Definition – Sunflower

Exergaming: The New Way to Get Active

Obesity is one of the biggest problems afflicting our youth in America today. Technology has become increasingly easier to access and the amount of video games, movies and television shows being created has promoted a more sedentary lifestyle to kids at a young age. To some, obesity may not seem like it is that big of a problem and does not have that many consequences, however obesity can cause cardiovascular disease and diabetes in children as they age. However, these are just two things obesity can cause and once you realize just how much obesity can affect our children’s futures it’s natural to wonder what we could possibly do to alleviate this problem. School is the number one place where kids can get physically active in a safe environment through physical education classes and recess. However not every kid loves to play sports or is considered to be athletic. Utilizing exergaming in American schools can help alleviate childhood obesity.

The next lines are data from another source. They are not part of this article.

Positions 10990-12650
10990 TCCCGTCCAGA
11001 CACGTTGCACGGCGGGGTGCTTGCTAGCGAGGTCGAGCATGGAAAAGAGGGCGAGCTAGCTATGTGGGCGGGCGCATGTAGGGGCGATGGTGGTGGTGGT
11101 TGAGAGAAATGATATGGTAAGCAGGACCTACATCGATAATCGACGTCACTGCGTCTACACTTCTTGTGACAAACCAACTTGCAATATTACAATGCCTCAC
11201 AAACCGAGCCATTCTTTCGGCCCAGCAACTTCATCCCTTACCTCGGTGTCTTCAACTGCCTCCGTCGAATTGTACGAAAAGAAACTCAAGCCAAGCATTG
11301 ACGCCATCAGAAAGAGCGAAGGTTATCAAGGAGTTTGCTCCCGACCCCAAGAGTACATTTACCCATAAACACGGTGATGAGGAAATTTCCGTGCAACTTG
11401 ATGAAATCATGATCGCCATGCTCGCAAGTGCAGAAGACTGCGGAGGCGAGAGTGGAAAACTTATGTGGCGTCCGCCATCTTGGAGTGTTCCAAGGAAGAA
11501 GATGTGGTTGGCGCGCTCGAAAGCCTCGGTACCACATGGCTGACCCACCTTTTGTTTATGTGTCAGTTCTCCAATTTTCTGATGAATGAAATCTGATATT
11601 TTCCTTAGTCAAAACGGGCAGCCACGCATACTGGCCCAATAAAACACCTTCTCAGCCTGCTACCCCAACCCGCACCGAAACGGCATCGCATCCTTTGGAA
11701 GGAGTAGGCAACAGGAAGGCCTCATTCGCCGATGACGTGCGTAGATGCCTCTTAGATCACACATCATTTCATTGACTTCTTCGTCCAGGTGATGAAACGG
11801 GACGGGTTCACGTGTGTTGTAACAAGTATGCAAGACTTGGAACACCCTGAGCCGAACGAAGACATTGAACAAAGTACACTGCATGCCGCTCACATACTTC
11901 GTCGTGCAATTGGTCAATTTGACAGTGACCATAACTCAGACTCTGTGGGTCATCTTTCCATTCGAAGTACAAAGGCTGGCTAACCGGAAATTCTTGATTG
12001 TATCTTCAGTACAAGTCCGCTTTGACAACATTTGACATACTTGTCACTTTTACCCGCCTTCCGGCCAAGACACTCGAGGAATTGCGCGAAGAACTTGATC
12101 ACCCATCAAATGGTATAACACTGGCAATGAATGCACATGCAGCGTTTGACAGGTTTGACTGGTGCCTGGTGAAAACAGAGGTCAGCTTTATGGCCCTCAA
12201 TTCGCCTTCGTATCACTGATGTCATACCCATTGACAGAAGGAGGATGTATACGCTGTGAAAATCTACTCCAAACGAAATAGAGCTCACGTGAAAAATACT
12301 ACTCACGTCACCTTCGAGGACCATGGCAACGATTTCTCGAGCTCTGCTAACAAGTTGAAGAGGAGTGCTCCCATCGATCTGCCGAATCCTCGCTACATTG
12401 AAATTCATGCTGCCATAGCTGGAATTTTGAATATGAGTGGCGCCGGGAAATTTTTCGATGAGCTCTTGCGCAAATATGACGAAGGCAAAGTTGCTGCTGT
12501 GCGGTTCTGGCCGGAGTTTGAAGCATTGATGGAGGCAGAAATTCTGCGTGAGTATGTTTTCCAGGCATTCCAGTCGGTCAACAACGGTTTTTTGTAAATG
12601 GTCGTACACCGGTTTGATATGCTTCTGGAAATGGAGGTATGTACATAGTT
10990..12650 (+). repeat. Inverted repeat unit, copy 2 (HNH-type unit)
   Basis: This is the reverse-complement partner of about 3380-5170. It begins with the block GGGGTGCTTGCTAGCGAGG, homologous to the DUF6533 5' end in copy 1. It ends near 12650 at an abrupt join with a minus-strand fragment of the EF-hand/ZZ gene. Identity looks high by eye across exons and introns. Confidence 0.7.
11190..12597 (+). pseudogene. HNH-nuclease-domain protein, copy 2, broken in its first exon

This idea may seem impossible at first when considering the fact that video gaming itself has been one of the causes of children living such sedentary lifestyles. However, exergaming requires the kids to physically interact with the game by moving their arms, legs or in some cases, their entire body, because of these elements’ exergaming would be the perfect addition to a physical education class.  One of the reasons why using exergaming in an educational setting could be beneficial is that exergames cater towards a child’s interest in technology while also getting them to participate in physical activity. Dance Dance Revolution is one example of exergaming that is being utilized in schools. “Dance Dance Revolution (DDR) combines dancing, which involves agility, balance, and cardiorespiratory endurance, with energetic music and visuals, which capture children’s interest and promote a health-enhancing level of PA for fitness.” These days kids tend to find games such as these to be more engaging than the typical games we grew up playing in physical education class. One of the reasons kids find exergaming to be fun is because they find the gameplay to be engaging.